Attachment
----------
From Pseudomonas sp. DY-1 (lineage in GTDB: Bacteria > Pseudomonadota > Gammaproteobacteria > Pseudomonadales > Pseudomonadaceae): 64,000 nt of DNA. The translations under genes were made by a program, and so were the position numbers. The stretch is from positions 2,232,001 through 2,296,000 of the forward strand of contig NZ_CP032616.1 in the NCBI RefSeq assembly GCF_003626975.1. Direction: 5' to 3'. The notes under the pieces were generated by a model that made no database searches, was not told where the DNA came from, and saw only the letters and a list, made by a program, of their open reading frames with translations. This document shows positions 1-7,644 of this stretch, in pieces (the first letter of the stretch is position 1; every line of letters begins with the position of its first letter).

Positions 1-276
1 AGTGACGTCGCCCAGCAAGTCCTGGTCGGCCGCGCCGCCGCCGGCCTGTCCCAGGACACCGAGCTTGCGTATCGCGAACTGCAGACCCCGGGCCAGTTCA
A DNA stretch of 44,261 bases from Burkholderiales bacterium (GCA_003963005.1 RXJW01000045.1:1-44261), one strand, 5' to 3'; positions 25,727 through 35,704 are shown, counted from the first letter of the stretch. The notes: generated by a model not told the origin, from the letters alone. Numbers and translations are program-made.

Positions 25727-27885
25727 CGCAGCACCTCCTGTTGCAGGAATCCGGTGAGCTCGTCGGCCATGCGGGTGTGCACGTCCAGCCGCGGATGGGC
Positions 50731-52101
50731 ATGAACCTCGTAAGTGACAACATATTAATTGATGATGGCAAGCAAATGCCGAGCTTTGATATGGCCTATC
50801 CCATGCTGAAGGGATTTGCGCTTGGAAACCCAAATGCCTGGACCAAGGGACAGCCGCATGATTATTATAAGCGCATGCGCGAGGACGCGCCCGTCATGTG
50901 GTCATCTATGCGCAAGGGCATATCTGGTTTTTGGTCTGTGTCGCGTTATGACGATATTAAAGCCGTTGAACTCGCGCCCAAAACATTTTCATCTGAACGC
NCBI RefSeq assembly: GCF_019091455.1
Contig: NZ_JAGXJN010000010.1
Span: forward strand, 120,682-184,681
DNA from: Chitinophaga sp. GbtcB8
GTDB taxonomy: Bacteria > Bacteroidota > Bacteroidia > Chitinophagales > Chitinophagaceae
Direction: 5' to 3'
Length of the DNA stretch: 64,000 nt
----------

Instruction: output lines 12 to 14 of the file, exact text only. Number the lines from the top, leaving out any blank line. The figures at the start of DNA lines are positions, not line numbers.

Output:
Contig: NZ_JAGXJN010000010.1
Span: forward strand, 120,682-184,681
DNA from: Chitinophaga sp. GbtcB8